Big Fun is closing soon. The Cleveland Heights, Ohio, store that has bought and sold vintage toys since 1991, promising to let you return to your childhood as you discover treasures long lost but not forgotten, has been selling off its merchandise (there’s still some good stuff in there, all for 50% off) as it prepares to close its doors forever.
But while I’m saddened by the end of an era, it’s gotten me thinking about how my childhood relates to the childhood of my children and how much has changed for them.
We teach our children to recycle, to respect the earth. As a parent, I’m critical of obsessive screen usage, any need for instant gratification, or disrespect for tradition. And yet, this post-9/11 generation of children, whose reality includes active shooter drills alongside fire and tornado drills as part of their school experience, is expected to accept the potential for mass shooters alongside natural disasters as part of their childhood…
…while we are, as John Mayer “sagely” crooned, “waiting for the world to change,” but it doesn’t seem as if it’s coming soon.
Today’s kids are done waiting. They need change. They might want to look back on reliving their childhood with their favorite toys, as I do, because the world we’ve gifted them right now includes elements for them so different than the ones that make me long for the items at Big Fun.
We’re failing them.
There’s an opioid epidemic sweeping the country, an astounding income disparity, and more guns than people in this country. We must give them active reasons to have fun, so they do not resort to vaping or overplaying video games, and so they do not have to spend countless hours on social media to escape the harsh reality that they have more reason than we did to dread going to school. Namely, that someone will kill them or their classmates without warning.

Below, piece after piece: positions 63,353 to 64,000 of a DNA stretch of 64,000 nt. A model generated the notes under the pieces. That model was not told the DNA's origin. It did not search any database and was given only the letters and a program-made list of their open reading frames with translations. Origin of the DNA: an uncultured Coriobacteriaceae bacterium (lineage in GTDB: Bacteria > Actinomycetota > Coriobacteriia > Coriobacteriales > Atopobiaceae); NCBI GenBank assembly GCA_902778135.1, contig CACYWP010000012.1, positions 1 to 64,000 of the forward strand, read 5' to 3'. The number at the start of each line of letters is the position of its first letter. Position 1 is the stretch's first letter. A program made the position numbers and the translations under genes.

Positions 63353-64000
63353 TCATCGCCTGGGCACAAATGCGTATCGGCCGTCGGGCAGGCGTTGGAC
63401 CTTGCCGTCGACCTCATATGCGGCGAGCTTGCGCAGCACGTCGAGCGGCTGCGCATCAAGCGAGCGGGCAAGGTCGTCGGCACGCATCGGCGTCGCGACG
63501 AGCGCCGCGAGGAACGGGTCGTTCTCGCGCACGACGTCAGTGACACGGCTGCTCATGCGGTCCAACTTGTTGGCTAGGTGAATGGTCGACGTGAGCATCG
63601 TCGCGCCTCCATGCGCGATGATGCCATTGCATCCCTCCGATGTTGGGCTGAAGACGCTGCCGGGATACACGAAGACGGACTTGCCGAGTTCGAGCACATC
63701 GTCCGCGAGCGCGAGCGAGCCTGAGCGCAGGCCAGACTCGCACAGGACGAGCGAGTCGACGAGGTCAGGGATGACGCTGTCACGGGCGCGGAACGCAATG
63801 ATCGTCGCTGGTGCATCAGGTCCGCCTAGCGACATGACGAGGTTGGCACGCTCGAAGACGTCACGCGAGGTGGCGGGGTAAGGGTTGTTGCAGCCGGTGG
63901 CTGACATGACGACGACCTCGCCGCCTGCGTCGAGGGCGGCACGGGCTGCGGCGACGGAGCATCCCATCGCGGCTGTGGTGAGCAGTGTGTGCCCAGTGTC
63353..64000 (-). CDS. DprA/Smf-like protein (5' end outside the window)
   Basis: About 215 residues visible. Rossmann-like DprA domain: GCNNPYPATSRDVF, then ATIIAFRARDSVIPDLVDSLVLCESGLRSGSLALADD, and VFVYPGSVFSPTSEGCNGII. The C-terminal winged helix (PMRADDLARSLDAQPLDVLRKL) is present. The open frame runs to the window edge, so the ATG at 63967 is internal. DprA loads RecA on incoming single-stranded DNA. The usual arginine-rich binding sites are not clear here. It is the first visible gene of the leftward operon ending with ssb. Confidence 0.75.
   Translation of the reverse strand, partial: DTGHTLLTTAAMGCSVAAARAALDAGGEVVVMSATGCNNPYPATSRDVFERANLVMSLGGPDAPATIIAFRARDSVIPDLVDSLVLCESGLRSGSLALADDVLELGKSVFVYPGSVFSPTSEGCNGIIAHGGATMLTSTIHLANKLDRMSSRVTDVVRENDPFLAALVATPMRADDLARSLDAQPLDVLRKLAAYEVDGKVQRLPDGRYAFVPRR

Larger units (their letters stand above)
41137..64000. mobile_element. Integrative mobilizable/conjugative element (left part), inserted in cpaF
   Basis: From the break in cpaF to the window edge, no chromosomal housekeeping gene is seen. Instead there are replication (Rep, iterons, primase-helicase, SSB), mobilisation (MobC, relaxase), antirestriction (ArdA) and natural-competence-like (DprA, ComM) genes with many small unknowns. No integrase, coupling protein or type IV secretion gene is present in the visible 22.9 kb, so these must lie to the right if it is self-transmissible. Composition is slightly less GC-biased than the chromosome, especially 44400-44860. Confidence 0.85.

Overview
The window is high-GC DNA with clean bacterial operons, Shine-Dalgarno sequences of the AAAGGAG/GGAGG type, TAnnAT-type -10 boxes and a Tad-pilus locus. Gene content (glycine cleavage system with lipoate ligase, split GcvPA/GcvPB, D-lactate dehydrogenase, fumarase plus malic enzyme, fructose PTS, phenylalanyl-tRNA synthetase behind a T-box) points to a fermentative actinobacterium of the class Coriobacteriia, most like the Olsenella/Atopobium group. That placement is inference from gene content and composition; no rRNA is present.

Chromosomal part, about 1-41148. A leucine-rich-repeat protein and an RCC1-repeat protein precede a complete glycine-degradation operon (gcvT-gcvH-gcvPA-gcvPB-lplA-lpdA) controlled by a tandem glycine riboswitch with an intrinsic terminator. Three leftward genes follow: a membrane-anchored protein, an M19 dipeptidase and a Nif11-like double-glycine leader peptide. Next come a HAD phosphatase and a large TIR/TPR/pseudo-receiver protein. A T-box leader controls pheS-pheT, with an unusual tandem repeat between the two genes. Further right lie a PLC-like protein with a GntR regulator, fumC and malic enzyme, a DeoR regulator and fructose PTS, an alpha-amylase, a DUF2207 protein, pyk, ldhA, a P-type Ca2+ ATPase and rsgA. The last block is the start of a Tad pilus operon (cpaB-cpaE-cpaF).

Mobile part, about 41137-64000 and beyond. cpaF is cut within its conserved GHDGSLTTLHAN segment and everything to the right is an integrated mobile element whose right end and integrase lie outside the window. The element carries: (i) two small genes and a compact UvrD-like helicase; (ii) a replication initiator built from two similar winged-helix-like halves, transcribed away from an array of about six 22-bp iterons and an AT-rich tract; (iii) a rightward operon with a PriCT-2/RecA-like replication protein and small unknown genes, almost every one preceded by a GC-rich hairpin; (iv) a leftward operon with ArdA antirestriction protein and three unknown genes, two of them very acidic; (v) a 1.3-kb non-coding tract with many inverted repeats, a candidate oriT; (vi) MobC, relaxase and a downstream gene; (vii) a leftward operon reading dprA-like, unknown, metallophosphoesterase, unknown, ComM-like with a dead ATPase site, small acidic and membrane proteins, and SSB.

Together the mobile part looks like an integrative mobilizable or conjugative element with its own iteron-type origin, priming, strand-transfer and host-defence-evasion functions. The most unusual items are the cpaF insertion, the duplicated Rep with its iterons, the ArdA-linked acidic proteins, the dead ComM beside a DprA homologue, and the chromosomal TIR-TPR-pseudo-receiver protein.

Regardless of the cause of the current spate of school shootings—more guns per capita, advancements in gun technology, insufficient gun control legislation, too many violent video games, whatever—what we must accept is that this current reality and the specter of school shootings are affecting our children’s worldview.
I’m not here to argue the merits of gun control; I simply want to focus on the mental well-being of a generation of children growing up amidst either an increased prevalence of violence or merely an increased perception of violence.
Meaning, whether or not kids are in more danger now or not, whether it is statistically more likely for a child to die in school now or if the “fake news” is simply sensationalizing the number of deaths that happen to occur inside school premises, we have to accept that when the majority of schools hold monthly active shooter drills, the stress levels of today’s youth are bound to be higher than ours were when we were kids.
I’m not going to argue that the world was better or worse in our childhood. All I know is that even as we learned History and Current Events—even in my large public school where there were cliques, bullies, teen pregnancies, truancy, and most likely drug use (I never personally witnessed it, but I wasn’t exactly socially active or particularly astute in such matters either)—I felt safe from the outside world coming in with a weapon and either ending my life or changing my life.
So, while I may be saddened by the impending closing of a store that has served us by preserving our childhood, perhaps its closing ought to remind us that while we can buy up idols to remind us of our idyllic childhood (or to by symbols to us for when we discovered the best, truest, geekiest side of ourselves), our kids deserve a childhood of their own. Will they feel nostalgic for the toys of their youth, or will they remember clutching them close during an active shooter drill, or, worse, during an active shooter situation?
So while it’s sad to say goodbye to a local landmark, I hope in its wake there opens up something special for the next generation beyond the tragedies we seem to be in now.